Haibun in the Modern English-Language Style by Ray Rasmussen
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Dover Beach and My Backyard

My daughter has just finished the spring yardwork and has the sun's glow on her cheeks. The raked lawn reveals hints of green, two black-and-white kittens are mock fighting, and our dog gnaws on a toy bone. The red-breasted nuthatches have reoccupied the birdhouse.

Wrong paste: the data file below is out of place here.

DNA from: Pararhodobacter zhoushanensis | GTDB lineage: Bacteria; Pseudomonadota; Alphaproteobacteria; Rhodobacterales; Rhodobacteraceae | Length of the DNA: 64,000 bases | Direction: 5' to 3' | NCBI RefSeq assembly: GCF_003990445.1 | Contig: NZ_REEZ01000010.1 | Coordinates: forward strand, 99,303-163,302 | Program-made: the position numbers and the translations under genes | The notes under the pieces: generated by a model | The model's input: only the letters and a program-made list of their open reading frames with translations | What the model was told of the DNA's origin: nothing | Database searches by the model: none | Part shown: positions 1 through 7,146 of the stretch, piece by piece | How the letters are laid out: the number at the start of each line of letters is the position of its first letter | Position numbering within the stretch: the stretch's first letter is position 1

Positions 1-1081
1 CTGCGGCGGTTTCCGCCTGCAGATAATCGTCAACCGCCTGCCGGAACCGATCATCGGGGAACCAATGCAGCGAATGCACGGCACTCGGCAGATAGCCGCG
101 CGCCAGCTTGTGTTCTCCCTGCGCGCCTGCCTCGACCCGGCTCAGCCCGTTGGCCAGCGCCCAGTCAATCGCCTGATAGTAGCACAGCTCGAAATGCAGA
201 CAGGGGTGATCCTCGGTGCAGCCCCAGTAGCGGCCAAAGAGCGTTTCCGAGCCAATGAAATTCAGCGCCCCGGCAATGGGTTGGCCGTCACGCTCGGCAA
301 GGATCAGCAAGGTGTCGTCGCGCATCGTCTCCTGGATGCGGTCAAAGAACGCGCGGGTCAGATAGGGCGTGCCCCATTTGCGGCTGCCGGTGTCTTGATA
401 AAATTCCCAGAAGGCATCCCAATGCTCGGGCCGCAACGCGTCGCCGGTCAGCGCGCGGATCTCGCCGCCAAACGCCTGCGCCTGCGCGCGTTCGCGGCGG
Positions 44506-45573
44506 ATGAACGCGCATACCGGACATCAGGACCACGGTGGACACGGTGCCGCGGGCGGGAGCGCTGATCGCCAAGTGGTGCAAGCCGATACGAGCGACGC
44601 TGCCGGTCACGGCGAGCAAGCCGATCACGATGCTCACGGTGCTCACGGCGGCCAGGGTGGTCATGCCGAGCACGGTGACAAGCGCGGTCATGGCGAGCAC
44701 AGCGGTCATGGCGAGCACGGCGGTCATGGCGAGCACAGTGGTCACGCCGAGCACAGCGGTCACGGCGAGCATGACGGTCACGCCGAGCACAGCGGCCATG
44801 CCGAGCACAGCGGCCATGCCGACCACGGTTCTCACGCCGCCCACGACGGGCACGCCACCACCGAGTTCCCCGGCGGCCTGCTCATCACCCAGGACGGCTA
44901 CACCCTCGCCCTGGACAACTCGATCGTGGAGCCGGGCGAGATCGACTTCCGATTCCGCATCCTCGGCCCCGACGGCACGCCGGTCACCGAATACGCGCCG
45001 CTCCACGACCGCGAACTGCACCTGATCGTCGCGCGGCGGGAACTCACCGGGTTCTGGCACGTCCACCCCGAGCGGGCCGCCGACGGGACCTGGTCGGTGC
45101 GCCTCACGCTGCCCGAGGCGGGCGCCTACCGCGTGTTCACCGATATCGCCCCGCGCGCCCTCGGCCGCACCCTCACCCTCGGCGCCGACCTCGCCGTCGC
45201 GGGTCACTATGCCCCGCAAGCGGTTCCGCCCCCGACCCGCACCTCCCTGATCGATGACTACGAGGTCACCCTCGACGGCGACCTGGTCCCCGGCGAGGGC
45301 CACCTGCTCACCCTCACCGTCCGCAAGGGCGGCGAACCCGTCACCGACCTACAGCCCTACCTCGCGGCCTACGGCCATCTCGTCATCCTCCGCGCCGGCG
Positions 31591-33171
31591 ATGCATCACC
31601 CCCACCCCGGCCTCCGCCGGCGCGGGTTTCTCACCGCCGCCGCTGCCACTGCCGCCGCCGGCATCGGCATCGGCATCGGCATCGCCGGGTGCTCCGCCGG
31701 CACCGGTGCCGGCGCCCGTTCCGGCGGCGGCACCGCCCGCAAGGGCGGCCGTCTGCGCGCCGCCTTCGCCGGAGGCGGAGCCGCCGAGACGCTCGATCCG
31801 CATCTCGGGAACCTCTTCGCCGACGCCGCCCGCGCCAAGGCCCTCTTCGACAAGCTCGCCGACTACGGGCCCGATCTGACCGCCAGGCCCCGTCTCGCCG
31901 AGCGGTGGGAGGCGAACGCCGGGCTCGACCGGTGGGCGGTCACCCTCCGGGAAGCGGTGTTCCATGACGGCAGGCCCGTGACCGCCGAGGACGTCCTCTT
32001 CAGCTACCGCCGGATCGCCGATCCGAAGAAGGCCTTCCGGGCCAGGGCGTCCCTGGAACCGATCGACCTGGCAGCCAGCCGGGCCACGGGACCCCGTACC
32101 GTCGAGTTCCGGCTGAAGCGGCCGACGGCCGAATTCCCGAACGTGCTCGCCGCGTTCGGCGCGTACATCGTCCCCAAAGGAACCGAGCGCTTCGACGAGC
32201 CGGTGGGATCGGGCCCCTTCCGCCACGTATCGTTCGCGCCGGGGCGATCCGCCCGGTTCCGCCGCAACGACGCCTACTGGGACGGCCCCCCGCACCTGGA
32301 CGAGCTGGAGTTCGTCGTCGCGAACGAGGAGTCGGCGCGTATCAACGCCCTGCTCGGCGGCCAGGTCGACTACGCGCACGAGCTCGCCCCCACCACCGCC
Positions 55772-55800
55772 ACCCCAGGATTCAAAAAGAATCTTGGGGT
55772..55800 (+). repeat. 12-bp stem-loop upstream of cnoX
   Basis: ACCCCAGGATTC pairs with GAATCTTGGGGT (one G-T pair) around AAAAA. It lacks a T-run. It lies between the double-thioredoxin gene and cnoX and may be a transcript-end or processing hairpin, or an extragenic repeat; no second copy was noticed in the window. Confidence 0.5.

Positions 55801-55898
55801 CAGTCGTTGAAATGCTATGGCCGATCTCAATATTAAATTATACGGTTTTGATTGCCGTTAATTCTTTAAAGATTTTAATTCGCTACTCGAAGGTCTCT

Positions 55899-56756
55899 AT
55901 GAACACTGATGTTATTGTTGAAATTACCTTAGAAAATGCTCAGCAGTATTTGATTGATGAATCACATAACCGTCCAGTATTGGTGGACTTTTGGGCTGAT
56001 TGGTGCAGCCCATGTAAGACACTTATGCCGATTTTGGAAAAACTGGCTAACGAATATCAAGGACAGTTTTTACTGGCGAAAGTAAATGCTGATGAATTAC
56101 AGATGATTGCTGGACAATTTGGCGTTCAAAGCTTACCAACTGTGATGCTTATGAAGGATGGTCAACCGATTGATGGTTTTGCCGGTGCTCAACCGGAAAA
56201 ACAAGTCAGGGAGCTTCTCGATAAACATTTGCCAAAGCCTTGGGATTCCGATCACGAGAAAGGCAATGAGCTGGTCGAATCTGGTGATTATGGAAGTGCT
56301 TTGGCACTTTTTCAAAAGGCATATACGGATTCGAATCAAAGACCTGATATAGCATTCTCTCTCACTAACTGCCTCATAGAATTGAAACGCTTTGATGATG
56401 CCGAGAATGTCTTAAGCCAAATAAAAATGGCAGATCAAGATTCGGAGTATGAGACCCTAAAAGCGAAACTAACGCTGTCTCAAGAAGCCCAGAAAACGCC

A book of poems open to Matthew Arnold's "Dover Beach" rests on my chest as I sway back and forth in the newly hung hammock. The newspaper with headlines from Iraq is cast aside. Arnold likens the loss of faith in his era to the withdrawing roar of a retreating sea, and the world is portrayed as "a darkling plain" where "ignorant armies clash by night."

My faith lost? No, just shifted. Mosquitoes will hatch all too soon, and the cats are sure to make yet another try on the birdhouse. And, yes, Matthew, family and garden must suffice for now.

storm clouds gathering
a robin's

evening song


See: Matthew Arnold's poem: Dover Beach

earlier version published in Life Sherpa, 2005.